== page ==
Right to quiet enjoyment: Interpreting tenant rights in Kenya.

Updated: Apr 14, 2020

It has become a common this in Kenya nowadays to see the landlords or their agents coming appearing to tenant doors claiming that they wanted to show the property t a prospecting tenant since the current one was on had given them a notice to vacate at the end of the month. The timing of which they appear being a debate for another day, there are others who would go a notch higher and even asking if they can be allowed to show the client how the bedroom is!

The relationship between the landlord and the tenant is bound by their communications and the rental agreement and therefore the right to quiet enjoyment is guaranteed therein as long as the tenant is making good on his obligations including paying rent, he is entitled to peaceful occupation of the premises and that is an obligation on the landlord.  The sense of quiet enjoyment is that there should be no interference from persons claiming there should be no disturbance.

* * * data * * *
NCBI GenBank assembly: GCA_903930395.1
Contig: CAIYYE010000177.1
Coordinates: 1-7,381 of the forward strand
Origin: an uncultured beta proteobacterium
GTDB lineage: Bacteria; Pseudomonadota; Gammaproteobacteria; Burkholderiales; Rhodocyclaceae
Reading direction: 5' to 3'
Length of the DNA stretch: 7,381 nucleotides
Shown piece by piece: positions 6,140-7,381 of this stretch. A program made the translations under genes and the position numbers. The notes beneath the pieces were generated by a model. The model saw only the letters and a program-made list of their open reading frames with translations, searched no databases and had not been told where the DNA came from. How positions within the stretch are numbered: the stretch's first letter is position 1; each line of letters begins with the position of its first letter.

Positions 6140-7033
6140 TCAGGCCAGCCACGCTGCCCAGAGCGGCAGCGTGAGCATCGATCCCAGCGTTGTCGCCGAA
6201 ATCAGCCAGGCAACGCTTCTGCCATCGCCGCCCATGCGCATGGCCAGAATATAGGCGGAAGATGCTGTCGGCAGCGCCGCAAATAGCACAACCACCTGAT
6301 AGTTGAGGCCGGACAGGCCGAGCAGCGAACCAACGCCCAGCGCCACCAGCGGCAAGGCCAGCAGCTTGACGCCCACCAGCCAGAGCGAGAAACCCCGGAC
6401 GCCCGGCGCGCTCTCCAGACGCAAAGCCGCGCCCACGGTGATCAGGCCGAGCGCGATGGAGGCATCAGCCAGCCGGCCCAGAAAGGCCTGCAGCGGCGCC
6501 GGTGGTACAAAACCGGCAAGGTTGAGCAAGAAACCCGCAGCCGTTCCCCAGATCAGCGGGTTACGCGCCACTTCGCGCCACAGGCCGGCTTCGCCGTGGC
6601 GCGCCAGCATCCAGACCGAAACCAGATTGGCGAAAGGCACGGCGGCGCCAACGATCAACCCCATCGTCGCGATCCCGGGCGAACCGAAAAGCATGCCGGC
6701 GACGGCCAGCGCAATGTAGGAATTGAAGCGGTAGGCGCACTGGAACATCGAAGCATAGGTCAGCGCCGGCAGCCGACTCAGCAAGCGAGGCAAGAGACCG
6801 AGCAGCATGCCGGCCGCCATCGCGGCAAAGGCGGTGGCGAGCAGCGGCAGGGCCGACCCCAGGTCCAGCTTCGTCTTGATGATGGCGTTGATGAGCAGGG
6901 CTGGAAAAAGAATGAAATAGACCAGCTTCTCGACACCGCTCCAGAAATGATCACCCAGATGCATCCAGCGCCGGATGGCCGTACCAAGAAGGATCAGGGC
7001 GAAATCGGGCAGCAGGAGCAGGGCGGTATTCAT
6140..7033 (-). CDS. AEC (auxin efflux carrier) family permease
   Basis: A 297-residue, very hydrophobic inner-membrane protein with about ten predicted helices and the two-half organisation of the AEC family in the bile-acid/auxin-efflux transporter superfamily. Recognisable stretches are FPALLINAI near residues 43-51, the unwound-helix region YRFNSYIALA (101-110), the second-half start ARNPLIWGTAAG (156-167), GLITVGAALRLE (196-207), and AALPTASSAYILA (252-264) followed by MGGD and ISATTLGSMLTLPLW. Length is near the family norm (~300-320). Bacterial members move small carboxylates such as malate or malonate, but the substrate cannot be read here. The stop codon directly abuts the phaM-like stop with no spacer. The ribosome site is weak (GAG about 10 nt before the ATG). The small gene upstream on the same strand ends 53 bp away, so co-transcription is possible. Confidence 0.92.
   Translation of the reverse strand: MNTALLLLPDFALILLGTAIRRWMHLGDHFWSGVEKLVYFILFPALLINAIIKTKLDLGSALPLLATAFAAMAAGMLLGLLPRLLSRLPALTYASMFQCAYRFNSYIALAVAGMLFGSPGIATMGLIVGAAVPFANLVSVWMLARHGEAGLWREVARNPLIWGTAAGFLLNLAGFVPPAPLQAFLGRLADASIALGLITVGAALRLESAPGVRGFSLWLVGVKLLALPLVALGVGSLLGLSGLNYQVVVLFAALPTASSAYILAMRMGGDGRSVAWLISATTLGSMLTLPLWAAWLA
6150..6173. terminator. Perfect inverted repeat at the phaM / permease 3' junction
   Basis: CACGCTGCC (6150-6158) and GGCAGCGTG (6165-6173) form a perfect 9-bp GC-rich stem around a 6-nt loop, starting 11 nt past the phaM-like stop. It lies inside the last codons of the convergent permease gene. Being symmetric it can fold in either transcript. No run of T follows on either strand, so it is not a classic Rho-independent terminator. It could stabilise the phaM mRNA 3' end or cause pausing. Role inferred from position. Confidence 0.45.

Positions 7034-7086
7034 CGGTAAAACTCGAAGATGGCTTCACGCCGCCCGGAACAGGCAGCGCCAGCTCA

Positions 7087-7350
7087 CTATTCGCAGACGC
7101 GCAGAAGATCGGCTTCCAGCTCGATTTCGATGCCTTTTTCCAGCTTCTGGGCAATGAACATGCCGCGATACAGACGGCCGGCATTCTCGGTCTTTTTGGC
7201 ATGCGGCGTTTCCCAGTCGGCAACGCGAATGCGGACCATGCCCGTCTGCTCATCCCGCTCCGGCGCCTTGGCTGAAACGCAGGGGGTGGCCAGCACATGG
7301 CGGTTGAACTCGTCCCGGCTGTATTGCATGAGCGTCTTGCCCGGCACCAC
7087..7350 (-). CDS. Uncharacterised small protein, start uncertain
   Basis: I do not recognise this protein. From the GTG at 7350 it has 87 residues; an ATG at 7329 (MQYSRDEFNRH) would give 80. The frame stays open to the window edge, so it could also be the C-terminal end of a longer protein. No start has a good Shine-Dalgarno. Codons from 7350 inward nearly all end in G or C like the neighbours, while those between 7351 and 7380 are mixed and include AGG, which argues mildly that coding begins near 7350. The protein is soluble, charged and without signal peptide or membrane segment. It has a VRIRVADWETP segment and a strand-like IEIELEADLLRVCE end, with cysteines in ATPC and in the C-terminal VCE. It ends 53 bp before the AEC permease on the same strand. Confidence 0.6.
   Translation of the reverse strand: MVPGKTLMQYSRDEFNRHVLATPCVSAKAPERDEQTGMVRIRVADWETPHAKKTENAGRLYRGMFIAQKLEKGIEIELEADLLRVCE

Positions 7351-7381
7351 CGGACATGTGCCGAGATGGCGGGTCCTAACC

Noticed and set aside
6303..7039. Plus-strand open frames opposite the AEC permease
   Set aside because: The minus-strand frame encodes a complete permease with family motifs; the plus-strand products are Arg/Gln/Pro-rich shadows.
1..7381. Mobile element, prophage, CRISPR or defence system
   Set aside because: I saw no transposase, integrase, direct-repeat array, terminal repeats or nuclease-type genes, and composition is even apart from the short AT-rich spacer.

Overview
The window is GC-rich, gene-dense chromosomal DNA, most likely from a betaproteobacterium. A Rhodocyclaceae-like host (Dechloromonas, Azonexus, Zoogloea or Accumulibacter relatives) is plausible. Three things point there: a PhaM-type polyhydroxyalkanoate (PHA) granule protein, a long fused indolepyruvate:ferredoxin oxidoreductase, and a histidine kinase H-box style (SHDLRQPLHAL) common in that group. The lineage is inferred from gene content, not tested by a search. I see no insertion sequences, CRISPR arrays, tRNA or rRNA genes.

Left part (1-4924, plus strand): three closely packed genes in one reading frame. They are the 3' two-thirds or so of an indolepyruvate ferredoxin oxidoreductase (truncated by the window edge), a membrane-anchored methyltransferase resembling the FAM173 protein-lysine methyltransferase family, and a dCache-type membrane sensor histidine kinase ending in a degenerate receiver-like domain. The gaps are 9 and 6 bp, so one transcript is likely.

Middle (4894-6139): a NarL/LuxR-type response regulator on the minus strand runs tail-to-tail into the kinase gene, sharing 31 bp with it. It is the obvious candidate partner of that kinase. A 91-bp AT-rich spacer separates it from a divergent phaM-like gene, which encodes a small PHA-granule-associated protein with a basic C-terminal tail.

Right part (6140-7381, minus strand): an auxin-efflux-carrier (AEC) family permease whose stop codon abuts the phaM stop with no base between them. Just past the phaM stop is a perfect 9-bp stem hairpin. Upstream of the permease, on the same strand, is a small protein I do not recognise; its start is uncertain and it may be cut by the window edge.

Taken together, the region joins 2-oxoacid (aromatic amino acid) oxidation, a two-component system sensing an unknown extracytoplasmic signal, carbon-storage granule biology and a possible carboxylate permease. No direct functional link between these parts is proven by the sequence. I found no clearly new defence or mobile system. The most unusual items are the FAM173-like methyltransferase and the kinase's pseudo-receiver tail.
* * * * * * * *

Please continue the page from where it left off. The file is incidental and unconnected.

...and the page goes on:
Section 3 of the Landlord and Tenant (Shops, Hotels and catering Establishments) Act, read together with the schedule detailing the terms and conditions to be implied in tenancies, The lessee shall have quiet enjoyment of premises provided that he complies with express or implied covenants.
This is to mean that as a landlord, one cannot just decide to show up at the tenant's door uninvited hence the need to notify such a tenant on your intention to enter the house and upon his/her acceptance, the landlord will be at ease to access the premises.

If a landlord shows up without notifying the tenant of his intention to enter the premises, he will be doing against the law and this can be cited as trespassing and an infringement on the right to quiet enjoyment by the landlord.

#landlord #tenant #quietenjoyment #tenantrights #lease #rentalagreement #lettingagent

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